It does my heart a lot of good when I see some of my favorite comic book creators from my childhood continue to work in the industry, and it’s even better when their output stays at a high level. A writer who may have been great in the 70s, 80s, or 90s doesn’t quite translate to the 2000s if they simply do what they’ve always done, no matter how successful. When a writer does successfully adapt however, it is tremendously impressive.
Dan Jurgens is one of those writers. Having just come off the wonderful Lois and Clark miniseries, Jurgens was then given the task of continuing the pre-Flashpoint Superman’s adventures in the greater DCU. After the release of the DC Universe Rebirth special, Jurgens’ Action Comics was set to become the new status quo for the characters, concurrent with Peter Tomasi and Patrick Gleason’s Superman (more on that later). His partner this time was slated to be primarily Patch Zircher, although the bi-weekly schedule would necessitate a stable of artists to rotate through as well. A self-contained miniseries where a writer can do whatever they want is one thing, but fully integrating a story into the fabric of a whole new universe is something else. How did Dan fare?
Actually, really well!Dan brought with him all the strengths of his well-received mini and plugged them right into the ongoing Superman storyline. The family dynamic, a young boy discovering his powers, love of husband and wife and a fierce desire by all three to do the right thing- a refreshing change from the angsty, journey of self discovery Superman of New 52- were now a fixture in this DCU.The first issue of Jurgens’ new run featured the emergence of a new, self styled “SuperLex,” spinning out of Geoff Johns’ Justice League, now armed with a motherbox and wishing to take the dead (New 52) Superman’s place as Metropolis’ hero. Lois, Clark, and Jon see this new Lex on the news, Clark runs up the stairs to shave his beard and don the iconic red and blue once again, and we’re off! Several wonderful storylines ensue, with new threats, old villains, and plot lines from the pre-Flashpoint and New 52 DCU follow, but most importantly, the greatest characteristic of Lois and Clark remained: heart. Heart is Superman’s greatest strength and a defining feature of his new family. Although perhaps more prominent in Tomasi and Gleason’s great run, all the Superman books of Rebirth made heart a central component to every story. Seeing Superman’s adventures continue as a family man, no longer simply doing the right thing himself, but teaching his son to do so as well is just wonderful. These stories flow beautifully as well. I was very impressed with how Dan was able to update his 90s style for a modern comic- no thought balloons, less exposition, and a more cinematic approach to the storytelling. The selection of villains was great, from Doomsday, Mxyzptlk, and eventually Henshaw, the Eradicator and others, to new threats such as Zod’s family, the Godslayers, and the simple struggles of school, work and raising kids. The result is stories that are highly enjoyable and encapsulate the essence of Superman, no easy feat for many. If there is a (minor) weakness or two about this run, rereading it this time around I would say there are only two. First off, while it was a joy to get a new Action Comics and Superman book each week, with a fast schedule you’re going to have some artists that are stronger than others, a bit jarring if you read them all the way through. Zircher, Conrad and others are great; Kirkham and Barberi, not as much.The second, which is even more jarring, is just how much these stories were saddled with trying to explain New 52 continuity plot points to integrate Superman into the universe. The doppleganger Clark Kent was a wonderful subplot (which culminated in a great twist!), but it was ultimately meant to “fix” the problem of Superman’s outed secret identity, which had taken place the year before. The Mr. Oz undercurrent continued from Geoff Johns’ brief run into the new era, which was another juggling act, as was the super Lex Luthor. The fact that Jurgens made very enjoyable stories out of all three however, is probably why I didn’t notice these so much initially, and a testament to how good of a writer he is. You always want to see a creative team given room to breathe with their own plots and stories, but there were no deal breakers here by any stretch.Jurgens’ run on Action Comics Rebirth was a natural, organic storyline with these characters by someone who clearly knows them inside out and wanted to do more with them. Starting this whole run in an alternate reality allowed the book to go places perhaps it normally wouldn’t, but I’m sure glad it did.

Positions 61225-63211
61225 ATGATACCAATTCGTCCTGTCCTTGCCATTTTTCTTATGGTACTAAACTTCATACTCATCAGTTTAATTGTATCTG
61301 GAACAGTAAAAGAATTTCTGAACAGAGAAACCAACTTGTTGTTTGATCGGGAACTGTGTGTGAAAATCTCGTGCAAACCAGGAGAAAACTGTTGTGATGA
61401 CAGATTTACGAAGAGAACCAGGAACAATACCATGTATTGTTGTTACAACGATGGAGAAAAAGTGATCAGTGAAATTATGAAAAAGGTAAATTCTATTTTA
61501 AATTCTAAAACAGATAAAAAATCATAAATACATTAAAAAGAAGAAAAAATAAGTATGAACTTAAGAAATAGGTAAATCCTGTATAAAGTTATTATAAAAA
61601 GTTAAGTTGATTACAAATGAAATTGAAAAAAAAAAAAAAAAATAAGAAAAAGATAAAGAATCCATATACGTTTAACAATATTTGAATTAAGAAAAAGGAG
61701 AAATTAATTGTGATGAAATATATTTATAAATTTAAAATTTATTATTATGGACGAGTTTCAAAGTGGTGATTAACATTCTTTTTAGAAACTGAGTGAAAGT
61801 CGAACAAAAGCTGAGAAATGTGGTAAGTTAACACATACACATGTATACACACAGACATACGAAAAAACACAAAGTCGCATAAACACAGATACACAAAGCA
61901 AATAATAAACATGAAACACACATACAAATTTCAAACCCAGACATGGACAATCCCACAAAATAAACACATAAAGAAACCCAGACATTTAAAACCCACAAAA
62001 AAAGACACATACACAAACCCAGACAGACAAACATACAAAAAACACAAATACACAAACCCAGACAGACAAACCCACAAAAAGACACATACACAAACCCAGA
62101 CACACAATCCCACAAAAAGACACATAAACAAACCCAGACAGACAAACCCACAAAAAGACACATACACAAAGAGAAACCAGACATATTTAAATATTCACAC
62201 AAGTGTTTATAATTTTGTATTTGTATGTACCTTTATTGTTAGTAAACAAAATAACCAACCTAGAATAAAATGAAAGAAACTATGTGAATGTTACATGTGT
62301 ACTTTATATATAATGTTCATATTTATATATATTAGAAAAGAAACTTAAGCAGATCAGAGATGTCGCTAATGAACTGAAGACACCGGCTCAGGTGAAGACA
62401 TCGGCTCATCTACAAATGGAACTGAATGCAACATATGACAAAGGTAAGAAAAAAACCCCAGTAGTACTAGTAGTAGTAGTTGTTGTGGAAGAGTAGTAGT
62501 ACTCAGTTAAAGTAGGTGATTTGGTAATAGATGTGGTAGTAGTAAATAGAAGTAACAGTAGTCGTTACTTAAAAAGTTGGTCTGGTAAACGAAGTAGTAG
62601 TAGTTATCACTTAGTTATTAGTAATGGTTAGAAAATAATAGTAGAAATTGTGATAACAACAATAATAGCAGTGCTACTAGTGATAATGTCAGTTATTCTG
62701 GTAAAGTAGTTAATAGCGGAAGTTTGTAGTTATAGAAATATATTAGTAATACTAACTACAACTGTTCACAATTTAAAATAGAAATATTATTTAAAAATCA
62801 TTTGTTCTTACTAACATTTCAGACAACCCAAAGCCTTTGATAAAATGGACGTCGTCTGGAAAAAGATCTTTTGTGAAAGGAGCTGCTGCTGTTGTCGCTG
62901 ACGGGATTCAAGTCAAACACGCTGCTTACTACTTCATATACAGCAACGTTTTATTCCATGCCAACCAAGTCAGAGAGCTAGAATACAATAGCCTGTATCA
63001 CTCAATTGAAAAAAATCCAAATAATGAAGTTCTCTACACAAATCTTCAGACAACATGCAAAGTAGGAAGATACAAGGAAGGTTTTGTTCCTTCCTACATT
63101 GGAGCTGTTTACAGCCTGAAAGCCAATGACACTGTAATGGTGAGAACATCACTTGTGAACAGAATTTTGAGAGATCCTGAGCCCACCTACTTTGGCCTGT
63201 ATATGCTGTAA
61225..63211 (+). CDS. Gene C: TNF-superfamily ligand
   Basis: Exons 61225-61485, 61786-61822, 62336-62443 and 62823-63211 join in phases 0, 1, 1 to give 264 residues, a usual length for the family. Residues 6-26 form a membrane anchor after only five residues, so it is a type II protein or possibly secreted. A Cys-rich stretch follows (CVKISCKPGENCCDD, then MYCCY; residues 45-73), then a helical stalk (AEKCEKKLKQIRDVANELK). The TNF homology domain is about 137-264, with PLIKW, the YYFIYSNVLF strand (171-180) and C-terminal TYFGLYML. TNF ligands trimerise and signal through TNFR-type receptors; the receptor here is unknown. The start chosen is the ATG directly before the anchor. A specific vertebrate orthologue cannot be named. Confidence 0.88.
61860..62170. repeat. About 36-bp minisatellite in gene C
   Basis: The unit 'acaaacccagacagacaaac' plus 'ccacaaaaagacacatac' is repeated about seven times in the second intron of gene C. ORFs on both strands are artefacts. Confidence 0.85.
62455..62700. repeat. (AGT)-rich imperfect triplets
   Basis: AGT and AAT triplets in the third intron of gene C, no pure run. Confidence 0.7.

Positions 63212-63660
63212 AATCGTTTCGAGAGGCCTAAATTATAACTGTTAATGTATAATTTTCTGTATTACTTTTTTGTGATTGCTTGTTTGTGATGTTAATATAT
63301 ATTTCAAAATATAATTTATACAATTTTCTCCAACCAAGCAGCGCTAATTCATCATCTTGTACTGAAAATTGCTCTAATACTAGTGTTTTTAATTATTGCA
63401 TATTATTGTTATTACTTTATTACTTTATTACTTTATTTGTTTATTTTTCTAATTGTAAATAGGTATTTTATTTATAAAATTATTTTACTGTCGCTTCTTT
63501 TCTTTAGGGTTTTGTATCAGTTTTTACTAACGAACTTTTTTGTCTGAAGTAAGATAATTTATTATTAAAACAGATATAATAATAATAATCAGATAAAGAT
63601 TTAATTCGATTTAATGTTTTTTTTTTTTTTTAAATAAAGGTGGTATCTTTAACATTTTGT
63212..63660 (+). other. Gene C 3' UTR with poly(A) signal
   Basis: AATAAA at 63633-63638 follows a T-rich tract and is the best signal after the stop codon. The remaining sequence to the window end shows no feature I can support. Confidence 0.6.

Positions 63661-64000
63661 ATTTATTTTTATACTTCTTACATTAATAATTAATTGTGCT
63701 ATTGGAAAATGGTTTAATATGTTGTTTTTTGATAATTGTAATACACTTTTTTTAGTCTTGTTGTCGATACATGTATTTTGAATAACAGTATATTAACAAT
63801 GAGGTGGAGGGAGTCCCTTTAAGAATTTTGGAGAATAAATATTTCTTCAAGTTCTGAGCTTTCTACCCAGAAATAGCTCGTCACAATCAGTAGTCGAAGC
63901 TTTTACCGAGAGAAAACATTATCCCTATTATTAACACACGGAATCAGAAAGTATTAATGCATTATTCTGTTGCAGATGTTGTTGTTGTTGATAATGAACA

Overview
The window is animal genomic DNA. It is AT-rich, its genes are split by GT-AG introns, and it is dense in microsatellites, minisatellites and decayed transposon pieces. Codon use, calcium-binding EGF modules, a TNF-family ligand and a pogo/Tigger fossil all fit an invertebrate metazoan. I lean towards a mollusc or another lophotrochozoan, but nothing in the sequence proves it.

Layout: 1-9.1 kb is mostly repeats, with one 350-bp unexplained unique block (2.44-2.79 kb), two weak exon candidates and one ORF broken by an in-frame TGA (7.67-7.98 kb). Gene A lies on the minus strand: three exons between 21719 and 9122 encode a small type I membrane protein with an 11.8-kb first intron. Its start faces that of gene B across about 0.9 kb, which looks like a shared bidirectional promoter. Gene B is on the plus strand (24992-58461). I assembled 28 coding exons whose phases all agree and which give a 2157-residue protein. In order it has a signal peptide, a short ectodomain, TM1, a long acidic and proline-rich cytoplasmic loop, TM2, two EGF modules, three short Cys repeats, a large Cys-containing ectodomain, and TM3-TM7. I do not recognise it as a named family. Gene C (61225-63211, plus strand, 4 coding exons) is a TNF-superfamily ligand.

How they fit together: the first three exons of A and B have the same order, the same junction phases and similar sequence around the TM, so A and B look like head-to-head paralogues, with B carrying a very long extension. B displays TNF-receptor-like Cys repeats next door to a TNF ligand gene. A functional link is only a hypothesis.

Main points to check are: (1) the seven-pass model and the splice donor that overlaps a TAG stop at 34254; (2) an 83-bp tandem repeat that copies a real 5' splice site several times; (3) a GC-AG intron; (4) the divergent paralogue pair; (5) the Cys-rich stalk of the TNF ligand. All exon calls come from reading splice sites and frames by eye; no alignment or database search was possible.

If you haven’t yet, check it out and find out for yourself. It will be worth it.
Next up, visiting Action Comics’ concurrent book, Superman by Peter Tomasi and Patrick Gleason! If you’re curious to see some of my earlier reviews of Action Comics as they were coming out, you can click here and here. Enjoy!